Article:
Sunday, September 25, 2011
Dallas activist Roger Kallenberg died on Sunday
Longtime peace activist protested against nukes and for saving a 100-year-old elm tree.
Roger Kallenberg, a well known advocate in Dallas for peace, died early Sunday after a struggle with a bone marrow disease called MDS. Born on September 15, 1944, he was 67.
Kallenberg, who was a volunteer for the Dallas Peace Center, had a lifelong history of advocacy for peace and justice, dating back to the 1970's anti-nuke group in Dallas called the Armadillo Coalition. He'd written stories for Dallas Peace Times, including one piece published on Pegasus News about the number of businesses in Dallas with defense industry ties.
Hadi Jawad, who's worked for the Dallas Peace Center for 10 years, called Kallenberg a "good old lefty."
"I met Roger when I first came to the Peace Center in the mid '90s, and I was happy to meet somebody of his caliber -- a highly educated, sophisticated, dedicated, passionate man who was willing to take a lot of risks," Jawad said. "He was a solid activist and a dedicated person, but also known for his utter decency and sweetness."
"He was the first person of the Jewish faith I met in this area who was vocally supportive of the rights of the Palestinian people for human rights and dignity and freedom," Jawad said. "It takes a lot of courage to go against the grain, especially when it's the community you have been raised in, and he received a lot of flak from his community for his views."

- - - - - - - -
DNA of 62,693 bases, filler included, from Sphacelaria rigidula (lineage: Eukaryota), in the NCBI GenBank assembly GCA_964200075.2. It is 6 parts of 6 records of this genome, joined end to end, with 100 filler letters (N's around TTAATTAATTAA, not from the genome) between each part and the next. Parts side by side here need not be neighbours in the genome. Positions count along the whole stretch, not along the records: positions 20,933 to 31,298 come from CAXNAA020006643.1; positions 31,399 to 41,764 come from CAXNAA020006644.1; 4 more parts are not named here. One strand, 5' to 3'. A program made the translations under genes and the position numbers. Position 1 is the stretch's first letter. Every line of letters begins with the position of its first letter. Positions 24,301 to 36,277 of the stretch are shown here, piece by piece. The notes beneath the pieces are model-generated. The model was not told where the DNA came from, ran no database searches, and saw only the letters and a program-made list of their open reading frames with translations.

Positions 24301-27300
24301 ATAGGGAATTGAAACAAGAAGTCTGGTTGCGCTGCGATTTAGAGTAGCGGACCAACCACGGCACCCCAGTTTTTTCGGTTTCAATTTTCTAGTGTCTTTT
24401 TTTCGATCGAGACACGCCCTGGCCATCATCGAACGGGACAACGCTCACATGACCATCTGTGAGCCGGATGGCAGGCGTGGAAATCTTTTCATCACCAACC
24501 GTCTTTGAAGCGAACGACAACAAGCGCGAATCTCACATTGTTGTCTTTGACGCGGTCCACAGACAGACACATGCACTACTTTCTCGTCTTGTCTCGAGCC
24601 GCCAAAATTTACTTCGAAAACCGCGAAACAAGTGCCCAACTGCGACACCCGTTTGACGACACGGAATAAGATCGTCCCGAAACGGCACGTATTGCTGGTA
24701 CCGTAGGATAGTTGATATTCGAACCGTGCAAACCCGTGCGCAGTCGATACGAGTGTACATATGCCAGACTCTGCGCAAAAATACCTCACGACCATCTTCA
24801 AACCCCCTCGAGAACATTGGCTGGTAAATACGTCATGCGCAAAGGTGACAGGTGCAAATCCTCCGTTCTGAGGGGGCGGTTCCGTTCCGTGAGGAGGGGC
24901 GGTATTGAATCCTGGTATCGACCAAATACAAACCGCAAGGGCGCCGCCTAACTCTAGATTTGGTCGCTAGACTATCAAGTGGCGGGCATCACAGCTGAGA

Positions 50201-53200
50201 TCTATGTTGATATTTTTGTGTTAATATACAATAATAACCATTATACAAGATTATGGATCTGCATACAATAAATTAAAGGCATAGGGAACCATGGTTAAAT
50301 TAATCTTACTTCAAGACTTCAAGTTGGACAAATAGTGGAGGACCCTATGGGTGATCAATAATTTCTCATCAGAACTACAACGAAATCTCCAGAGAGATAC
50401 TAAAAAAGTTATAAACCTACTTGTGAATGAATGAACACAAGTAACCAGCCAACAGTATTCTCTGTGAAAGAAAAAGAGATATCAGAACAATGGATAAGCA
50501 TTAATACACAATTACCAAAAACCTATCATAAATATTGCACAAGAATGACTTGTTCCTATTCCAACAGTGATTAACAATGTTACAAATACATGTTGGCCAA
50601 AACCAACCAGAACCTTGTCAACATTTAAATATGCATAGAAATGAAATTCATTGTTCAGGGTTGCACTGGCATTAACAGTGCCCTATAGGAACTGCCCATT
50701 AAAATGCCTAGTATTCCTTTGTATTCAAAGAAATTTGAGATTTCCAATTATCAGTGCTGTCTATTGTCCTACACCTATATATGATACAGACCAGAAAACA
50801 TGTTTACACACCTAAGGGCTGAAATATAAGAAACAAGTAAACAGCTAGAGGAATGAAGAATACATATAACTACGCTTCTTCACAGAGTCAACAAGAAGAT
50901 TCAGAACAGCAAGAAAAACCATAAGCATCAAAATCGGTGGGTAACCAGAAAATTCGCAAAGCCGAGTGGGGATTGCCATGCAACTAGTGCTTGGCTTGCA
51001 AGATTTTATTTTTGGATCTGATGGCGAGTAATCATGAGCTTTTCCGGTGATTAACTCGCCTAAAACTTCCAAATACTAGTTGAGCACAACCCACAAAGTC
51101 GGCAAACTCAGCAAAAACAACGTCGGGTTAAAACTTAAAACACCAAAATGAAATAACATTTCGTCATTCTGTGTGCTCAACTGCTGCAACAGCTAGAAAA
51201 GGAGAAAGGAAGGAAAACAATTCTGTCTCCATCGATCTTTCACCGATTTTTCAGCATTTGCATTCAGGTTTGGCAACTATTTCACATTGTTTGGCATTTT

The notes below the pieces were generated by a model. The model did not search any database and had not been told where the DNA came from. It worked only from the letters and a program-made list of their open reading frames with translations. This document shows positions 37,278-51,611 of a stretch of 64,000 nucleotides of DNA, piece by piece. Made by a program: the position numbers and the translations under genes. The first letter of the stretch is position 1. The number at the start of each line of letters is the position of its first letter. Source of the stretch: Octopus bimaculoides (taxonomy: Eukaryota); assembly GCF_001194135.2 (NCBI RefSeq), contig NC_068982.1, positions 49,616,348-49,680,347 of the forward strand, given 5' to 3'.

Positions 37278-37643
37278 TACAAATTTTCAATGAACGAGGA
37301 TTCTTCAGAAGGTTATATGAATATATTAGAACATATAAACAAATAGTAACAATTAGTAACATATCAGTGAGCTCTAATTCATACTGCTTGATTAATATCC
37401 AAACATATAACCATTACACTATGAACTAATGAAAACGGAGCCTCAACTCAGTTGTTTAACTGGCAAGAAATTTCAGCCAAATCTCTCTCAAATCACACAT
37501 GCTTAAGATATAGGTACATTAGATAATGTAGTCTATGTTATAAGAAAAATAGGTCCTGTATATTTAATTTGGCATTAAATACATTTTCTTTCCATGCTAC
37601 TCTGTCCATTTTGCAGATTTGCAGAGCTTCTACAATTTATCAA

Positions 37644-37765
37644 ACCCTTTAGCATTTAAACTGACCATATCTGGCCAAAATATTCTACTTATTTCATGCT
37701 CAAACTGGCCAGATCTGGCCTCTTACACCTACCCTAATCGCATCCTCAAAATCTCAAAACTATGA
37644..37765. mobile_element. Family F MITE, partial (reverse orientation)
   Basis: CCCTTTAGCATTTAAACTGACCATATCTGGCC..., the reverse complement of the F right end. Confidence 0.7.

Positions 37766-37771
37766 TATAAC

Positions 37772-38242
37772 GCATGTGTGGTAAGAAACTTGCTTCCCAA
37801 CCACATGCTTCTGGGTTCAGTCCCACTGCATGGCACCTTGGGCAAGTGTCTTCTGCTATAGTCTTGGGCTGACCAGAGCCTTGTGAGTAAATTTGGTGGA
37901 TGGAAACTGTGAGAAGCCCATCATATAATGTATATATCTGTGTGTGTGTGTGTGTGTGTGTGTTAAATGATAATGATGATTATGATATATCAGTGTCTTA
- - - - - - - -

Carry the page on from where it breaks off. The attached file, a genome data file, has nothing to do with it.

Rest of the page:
Jawad said that Kallenberg will definitely be missed. "People like Roger are hard to find," he said. "Our hope as we gather will be to find what we can do to carry on his work."
Kallenberg's activism covered a broad range of activities, said Amy Martin, who worked with him on the recent actions to commemorate a pair of 100-year-old elm trees that were cut down by the city of Dallas in June.
"The city was in a hurry to cut down the trees and grind the stumps for that Lake Centennial party -- these were trees that had survived Dutch elm disease," Martin said. "Roger was the one who negotiated the reprieve for the tree. He got a week-long reprieve so that we were able to do a service that acknowledged the tree and gave it a bit of respect before the city cut it down."
Martin called him "her favorite radical."
"He was a dear and thoughtful guy who cared so deeply about things, yet never lost his sense of humor," she said. "He very much embodied the spirit of an East Dallasite. He loved his dogs, he loved walking his dogs, and keeping an eye on things wherever he walked his dogs. He had this thing about bringing sticks back, they'd find sticks on their walks and bring them back and stick them on a fence, and they had a giant stick collection of all the sticks he brought back."
Mavis Belisle, with whom Kallenberg lived since 2008, said that he was one of those rare individuals who really made a difference.
"Several organizations in this city will feel a hole -- from the Dallas Peace Center to the neighborhood groups to the Bath House group," she said. "He really was involved in a lot of things."
She said that Kallenberg was diagnosed with MDS -- myelodysplastic syndromes -- in 2009, but held off on doing chemotherapy for another year, and finally did it only after encouragement from friends and family.
"He had good success in keeping it in check for a little over a year," she said.
In addition to Belisle, he's survived by two sisters, Annie and Beth, and two daughters, Lisa and Karma.
There'll be a memorial at 6 p.m. Tuesday at the Bath House Cultural Center.